“We could be more fun with [the dining room, since it’s not] a room you sit in every day,” Lauren says. “But also being able to play up some of the bling-y elements mixed in with the fun colors: the wallpaper, the ceiling.” 

In the family room, a glowing red was painted between the ceiling’s coffers. The same color is found in the patterned chairs that surround the gas fireplace, as well as in the throw pillows on the off-white sofa. With two children under three, Annika and Isabella, and a dog, Mickey, the furniture had to be durable—and safe. An ottoman in the center of the room is rounded, leaving no sharp edges for a toddler to run into, and opens for easy storage.

The kitchen, too, has a surprising addition of color: The table, a piece constructed by Tim’s great-grandfather, is painted an orange-tinged red, picking up the same tone in the colorblocked, fretwork-patterned draperies. Above the table hangs a pendant light fixture with forged iron arms and spearhead detailing at each rivet. The room is whimsical and energetic, but Holly recalls seeing the painted rooms without the details, and thinking something much different.

“It’s a lot of neutral!” she remembers saying. Yet as the accents were added, and color began creeping into the rooms, she understood Lauren’s plan. There was just enough pink.

The luxurious shower in the bathroom is one of Holly’s favorite retreats.

“That’s the right thing to do, no matter what,” Lauren says of the neutral tones with bright details—and not just because Tim has to enjoy the home, too. “Even if she were a single gal living it up, I still would tell her the same thing. Because she’d be tired of it. And this house needs a little bit more to be refined.”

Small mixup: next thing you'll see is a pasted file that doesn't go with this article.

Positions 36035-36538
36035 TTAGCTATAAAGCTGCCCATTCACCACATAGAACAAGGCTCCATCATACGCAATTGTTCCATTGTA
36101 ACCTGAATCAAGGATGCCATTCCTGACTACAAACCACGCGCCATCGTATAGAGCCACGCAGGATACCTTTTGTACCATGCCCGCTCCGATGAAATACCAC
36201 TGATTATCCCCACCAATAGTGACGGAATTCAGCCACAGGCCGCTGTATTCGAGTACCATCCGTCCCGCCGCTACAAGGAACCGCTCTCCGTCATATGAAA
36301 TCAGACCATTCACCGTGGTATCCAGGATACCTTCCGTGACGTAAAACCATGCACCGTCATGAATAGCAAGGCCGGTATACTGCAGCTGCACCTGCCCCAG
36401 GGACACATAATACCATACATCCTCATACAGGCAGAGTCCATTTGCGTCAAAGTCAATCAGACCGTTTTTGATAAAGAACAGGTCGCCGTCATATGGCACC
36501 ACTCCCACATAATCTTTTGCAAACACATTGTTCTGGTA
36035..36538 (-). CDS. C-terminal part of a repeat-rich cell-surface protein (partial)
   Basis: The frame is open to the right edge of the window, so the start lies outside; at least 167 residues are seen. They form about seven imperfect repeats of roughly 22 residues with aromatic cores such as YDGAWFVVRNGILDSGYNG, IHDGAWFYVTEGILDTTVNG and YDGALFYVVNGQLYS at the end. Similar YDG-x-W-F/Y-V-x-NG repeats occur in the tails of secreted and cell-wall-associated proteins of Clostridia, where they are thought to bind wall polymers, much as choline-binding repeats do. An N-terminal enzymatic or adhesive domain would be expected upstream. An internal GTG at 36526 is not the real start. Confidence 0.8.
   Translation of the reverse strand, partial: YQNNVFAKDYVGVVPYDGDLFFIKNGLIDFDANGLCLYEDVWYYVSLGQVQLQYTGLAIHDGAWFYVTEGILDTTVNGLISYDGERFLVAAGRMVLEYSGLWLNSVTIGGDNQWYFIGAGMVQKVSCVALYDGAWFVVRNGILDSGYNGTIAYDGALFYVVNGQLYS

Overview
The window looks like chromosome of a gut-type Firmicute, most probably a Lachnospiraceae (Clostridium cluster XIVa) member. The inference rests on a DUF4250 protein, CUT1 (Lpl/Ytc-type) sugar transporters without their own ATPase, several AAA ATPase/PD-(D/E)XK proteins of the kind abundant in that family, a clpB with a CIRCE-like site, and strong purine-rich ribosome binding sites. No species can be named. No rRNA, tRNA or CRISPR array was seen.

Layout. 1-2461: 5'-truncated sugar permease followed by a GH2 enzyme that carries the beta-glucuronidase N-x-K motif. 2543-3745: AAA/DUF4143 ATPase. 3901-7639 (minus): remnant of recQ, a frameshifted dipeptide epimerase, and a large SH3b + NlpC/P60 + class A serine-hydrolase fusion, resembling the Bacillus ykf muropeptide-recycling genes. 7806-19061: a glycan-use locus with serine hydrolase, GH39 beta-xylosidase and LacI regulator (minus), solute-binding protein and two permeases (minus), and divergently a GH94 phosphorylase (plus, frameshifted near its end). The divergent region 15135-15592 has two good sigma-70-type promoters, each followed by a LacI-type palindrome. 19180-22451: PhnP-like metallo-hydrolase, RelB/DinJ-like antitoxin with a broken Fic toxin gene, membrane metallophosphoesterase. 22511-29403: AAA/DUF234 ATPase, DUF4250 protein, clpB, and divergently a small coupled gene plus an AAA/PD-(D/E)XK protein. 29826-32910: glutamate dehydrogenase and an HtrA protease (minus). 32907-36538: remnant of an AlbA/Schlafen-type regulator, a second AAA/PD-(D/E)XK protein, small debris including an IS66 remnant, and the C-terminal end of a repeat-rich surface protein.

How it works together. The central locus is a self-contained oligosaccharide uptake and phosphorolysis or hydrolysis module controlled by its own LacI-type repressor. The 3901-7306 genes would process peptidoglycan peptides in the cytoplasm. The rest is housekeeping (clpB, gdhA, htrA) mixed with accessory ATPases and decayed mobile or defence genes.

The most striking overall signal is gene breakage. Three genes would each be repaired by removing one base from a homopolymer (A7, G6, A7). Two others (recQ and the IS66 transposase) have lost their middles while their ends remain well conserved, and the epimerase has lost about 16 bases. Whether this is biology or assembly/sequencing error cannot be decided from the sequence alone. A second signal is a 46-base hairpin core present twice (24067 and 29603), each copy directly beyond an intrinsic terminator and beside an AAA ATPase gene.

They decided to stray from pink in the master bedroom, instead choosing an aubergine, which Lauren says was still a happy color, but a bit more romantic. The master bathroom continues the color; existing mirrors were lacquered in the same eggplant tone. A light fixture of cascading globes, reminiscent of a bubble bath, hangs in front of the bath tub and double-door shower, one of Holly’s favorite escapes.

Tim has his own space, too—he took control of the outdoor area, putting in a TV on the covered patio. It can swivel out so he can watch football even from the couple’s pool area.

After daughter Isabella arrived in June, Lauren helped design the girls’ rooms to fit their personalities. Annika helped choose her own bedding, and a quote on the wall reads, “Though she be but little, she is fierce.” Isabella’s room is decorated with a set of angel wings.

With Lauren’s interior design touch and Holly’s love of pink, the home has taken on a feel as warm as the family that lives in it. That’s not to say that the home hasn’t kept its mysteries, befitting a fairy tale. After moving in, Holly and Tim were taking a walk when they ran into a neighbor. She told them about a wine cellar that the former owners had planned to build, but never did. The cinder blocks were laid, but instead of finishing it, the wall to the cellar was closed off.

Such secrets still enchant Holly.

“I find the entire house just calming,” she says. “I walk in, and I’m like, ‘This is my space.’ It makes me happy.”

Holly, left, and Lauren, right, relax by the pool.